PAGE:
Back in action

Posted by Haja on December 14, 2010 in General with Comments closed |

It has been some time since I was last able to update this blog.  I am back.  Various reasons why I could not update this site, but I am back again.

Another lesson learnt – numerous feedback & it has been an eye-opener- how one gets these bot driven messages, that it is just a waste of time to even go through the comments and respond to what “may” be genuine feedback. My apologies to all those who may have replied but all said & done, I have removed the feedback option completely.  

I will share my thoughts to the best of my abilities! I will leave it to you to decide how best you want to connect with me- and you could find me on LinkedIn easily if you really want to (to get the bots confused!) 

Take care!


The Laws of Mind Mapping

Posted by Haja on June 26, 2010 in Mindmap |



I heard about Mind Maps in 1999 when I was listening to a cassette on Speed reading. Mind Mapping was given as a tool to memorize. A very basic introduction on Mind Mapping was provided which was not very helpful to me at that point in time.

After trying for a couple of weeks, I set that aside, because it was not as easy as it was explained in the audio training. Later when I got to a book store, and happened to see a book by Tony Buzan – it triggered the thoughts of what I had heard in the training program.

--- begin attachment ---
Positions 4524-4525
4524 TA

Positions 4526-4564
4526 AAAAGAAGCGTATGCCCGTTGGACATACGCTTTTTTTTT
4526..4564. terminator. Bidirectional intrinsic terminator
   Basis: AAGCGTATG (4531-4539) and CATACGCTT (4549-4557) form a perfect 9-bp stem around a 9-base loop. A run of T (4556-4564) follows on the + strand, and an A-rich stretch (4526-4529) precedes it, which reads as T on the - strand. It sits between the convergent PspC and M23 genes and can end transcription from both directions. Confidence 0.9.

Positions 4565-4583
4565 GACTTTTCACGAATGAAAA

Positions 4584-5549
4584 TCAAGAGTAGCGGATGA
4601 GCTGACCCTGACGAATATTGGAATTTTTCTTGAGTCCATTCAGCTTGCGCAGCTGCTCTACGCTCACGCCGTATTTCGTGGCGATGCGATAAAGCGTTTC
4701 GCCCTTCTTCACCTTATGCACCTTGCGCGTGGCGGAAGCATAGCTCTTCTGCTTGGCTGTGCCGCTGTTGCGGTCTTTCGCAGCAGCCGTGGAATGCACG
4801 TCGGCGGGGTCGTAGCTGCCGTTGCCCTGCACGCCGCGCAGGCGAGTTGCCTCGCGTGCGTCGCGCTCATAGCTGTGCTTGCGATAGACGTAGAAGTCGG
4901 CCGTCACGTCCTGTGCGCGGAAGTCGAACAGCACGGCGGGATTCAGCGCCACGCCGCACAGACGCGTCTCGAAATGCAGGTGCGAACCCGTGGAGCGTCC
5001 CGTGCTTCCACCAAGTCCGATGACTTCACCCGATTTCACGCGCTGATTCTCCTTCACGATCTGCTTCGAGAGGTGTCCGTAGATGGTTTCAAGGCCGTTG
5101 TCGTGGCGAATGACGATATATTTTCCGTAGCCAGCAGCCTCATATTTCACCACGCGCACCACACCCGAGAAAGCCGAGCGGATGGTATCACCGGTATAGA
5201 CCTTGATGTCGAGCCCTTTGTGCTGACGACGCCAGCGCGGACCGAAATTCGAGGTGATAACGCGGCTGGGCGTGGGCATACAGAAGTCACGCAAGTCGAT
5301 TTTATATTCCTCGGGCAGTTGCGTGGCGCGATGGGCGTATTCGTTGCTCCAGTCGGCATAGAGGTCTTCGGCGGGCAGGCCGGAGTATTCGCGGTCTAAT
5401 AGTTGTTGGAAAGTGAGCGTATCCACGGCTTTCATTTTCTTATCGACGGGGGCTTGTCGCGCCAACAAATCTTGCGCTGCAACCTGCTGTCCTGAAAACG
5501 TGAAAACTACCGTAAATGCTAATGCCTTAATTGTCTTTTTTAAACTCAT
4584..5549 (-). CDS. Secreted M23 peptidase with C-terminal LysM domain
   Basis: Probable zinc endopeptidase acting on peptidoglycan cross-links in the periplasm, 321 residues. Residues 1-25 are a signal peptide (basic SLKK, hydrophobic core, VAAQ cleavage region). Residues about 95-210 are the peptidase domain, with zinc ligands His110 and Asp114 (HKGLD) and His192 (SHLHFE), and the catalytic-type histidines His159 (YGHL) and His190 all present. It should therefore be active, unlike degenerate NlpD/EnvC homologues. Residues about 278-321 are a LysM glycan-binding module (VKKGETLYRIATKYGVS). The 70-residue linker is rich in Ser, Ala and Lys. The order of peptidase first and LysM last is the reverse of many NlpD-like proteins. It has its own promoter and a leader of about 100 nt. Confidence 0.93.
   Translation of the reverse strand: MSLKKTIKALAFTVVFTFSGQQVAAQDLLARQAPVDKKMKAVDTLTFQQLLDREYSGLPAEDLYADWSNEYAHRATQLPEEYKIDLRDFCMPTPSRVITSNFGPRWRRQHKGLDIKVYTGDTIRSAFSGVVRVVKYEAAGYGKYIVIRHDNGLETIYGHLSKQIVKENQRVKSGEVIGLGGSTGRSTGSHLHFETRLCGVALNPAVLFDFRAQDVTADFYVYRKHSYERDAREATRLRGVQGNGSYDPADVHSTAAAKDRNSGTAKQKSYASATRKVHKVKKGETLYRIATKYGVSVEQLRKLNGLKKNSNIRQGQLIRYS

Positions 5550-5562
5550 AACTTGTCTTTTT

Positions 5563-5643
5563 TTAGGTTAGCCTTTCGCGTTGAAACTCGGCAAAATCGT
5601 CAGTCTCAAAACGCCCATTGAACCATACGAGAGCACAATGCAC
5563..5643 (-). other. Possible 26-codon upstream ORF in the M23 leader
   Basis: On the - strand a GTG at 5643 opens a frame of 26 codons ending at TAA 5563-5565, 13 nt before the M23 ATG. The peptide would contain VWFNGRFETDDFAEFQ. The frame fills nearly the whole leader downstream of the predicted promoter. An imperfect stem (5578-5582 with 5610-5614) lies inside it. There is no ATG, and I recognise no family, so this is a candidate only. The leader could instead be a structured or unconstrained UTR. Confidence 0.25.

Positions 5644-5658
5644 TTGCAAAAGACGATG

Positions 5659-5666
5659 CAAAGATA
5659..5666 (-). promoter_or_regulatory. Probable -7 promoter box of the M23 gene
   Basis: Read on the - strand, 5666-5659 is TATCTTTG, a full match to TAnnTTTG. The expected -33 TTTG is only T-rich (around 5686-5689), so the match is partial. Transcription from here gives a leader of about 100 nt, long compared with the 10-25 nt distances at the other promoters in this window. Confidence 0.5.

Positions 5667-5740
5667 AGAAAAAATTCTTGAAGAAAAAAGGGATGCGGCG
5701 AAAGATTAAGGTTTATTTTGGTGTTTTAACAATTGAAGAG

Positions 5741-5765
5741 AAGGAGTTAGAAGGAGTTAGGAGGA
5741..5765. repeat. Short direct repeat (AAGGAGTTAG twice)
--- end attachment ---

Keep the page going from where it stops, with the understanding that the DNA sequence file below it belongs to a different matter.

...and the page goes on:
Reading the book was a different experience altogether. The learning was more fruitful because it clearly articulated the LAWS- based on which the Mind Mapping experience is built on. It is not just a combination of just using colours and links- but a lot more to it- which is not apparent till you read it. LAWS therefore set a context for me to maximize the returns that I could get from Mind Mapping. Based on a lot of research & feedback from thousands of people, the Laws set the basic model in place, and the rest can be improved by you as you become more and more fluent with the model. My results became a lot more positive since then.

The key laws are as follows:


1. Use Emphasis

2. Use Association

3. Be Clear

4. Develop a personal Style


1. Use hierarchy

2. Use Numerical order



More about each of these in the coming blogs.